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    We are in the process of losing a similar case in Michigan. Our neighbor didn't have the necessary proof to claim adverse possesion but was able to claim "title by acquiesence". All you need to be able to prove is that you and your former neighbor or neighbors over a period of 15 years "agreed" on the boundary and basically you can take it from them. Our neighbor just did it to us and Michigan is one of the states that allows it to happen quite easily. You don't even need to go to court. Let your neighbor take you to court to PROVE it was never agreed on. Just sit back and watch their attorney fees pile up and then the judge will legally award you the property. Take it from someone who learned the hard way.
  6. #6
    Michigan727 is offline Junior Member
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    Red face Thanks

    Thank you for the information.

    Title by acquiesence may seem to work in our favor.

    As for the drainage problem, our land was built up due to bringing our septic system up to code. it just happens that it drains into the road and into their property.

    Also, we have been receiving calls from our neighbors. I have tried to remain cool but now they are threatening to bring in a bulldozer to move my driveway to where they think the line is. Is this scare tactic, harrassment?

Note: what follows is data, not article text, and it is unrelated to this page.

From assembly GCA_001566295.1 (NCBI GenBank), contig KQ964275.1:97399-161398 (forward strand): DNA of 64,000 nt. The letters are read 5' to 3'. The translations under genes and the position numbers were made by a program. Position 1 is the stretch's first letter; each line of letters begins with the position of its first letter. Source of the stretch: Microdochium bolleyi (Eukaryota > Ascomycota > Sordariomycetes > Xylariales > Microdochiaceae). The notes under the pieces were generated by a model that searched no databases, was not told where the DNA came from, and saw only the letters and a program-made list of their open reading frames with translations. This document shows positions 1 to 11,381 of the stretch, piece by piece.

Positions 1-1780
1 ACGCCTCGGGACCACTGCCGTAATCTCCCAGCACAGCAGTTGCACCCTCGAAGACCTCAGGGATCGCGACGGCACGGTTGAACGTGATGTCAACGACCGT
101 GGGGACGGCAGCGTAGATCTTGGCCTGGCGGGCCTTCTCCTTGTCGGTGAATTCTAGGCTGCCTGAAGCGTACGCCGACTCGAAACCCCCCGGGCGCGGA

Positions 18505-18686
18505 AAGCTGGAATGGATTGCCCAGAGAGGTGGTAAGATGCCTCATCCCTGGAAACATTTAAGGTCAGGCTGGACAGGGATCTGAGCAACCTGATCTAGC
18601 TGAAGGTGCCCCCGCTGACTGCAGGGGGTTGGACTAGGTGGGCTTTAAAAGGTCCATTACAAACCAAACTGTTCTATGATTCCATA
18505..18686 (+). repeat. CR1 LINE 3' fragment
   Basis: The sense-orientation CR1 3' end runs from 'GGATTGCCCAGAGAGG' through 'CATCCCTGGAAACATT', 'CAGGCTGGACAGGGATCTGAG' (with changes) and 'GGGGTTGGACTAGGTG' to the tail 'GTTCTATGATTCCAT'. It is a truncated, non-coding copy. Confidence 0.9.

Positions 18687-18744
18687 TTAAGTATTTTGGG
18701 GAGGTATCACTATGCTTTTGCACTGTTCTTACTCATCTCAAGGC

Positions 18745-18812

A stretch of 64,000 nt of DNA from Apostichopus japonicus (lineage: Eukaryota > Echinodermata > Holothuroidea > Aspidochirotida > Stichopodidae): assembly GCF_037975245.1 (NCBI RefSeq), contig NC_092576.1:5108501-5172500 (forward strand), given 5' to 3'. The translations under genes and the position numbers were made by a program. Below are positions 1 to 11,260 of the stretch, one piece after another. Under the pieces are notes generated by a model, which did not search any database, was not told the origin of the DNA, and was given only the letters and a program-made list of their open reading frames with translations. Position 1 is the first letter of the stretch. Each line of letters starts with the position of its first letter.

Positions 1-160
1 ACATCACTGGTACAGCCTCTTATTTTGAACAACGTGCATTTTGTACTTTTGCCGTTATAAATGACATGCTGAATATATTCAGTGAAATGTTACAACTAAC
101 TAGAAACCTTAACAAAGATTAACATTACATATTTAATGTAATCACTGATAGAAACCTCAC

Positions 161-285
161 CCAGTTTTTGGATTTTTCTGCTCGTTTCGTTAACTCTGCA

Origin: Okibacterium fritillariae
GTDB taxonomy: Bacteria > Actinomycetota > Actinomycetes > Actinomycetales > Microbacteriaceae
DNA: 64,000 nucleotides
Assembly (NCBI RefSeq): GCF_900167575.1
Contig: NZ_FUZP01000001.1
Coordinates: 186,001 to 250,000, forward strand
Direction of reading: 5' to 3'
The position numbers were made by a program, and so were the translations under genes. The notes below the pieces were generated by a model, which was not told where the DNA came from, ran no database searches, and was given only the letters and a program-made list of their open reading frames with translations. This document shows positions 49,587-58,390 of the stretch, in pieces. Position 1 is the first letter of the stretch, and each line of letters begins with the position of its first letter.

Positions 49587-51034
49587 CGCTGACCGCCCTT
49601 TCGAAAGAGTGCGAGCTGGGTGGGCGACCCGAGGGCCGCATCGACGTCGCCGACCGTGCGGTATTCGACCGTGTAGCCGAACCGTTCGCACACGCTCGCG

Worried,

    Michigan727
  7. #7
    reddog is offline Junior Member
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    In the first response to you, the emailer advised you to get a survey and take it to a real estate attorney. We did that very thing but Michigan still recognizes "squatters rights". That takes precendence over a survey. And the title company told us they will not get involved and it is in the fine print that they NEVER cover boundary disputes. Believe me, we have learned a lot in the last year and have spent a ton of money. You will likely have no problem.
  8. #8
    jenniexb is offline Junior Member
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    I have a Question???

    Quote Originally Posted by reddog View Post
    We are in the process of losing a similar case in Michigan. Our neighbor didn't have the necessary proof to claim adverse possesion but was able to claim "title by acquiesence". All you need to be able to prove is that you and your former neighbor or neighbors over a period of 15 years "agreed" on the boundary and basically you can take it from them. Our neighbor just did it to us and Michigan is one of the states that allows it to happen quite easily. You don't even need to go to court. Let your neighbor take you to court to PROVE it was never agreed on. Just sit back and watch their attorney fees pile up and then the judge will legally award you the property. Take it from someone who learned the hard way.
    How can a person get title to your property in michigan without going to court whether they prove adverse possession? What are the steps they take?
  9. #9
    jenniexb is offline Junior Member
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    [QUOTE=jenniexb;2058553]How can a person get title to your property in michigan without going to court whether they prove adverse possession? What are the steps they take? Sorry but I don't understand./QUOTE]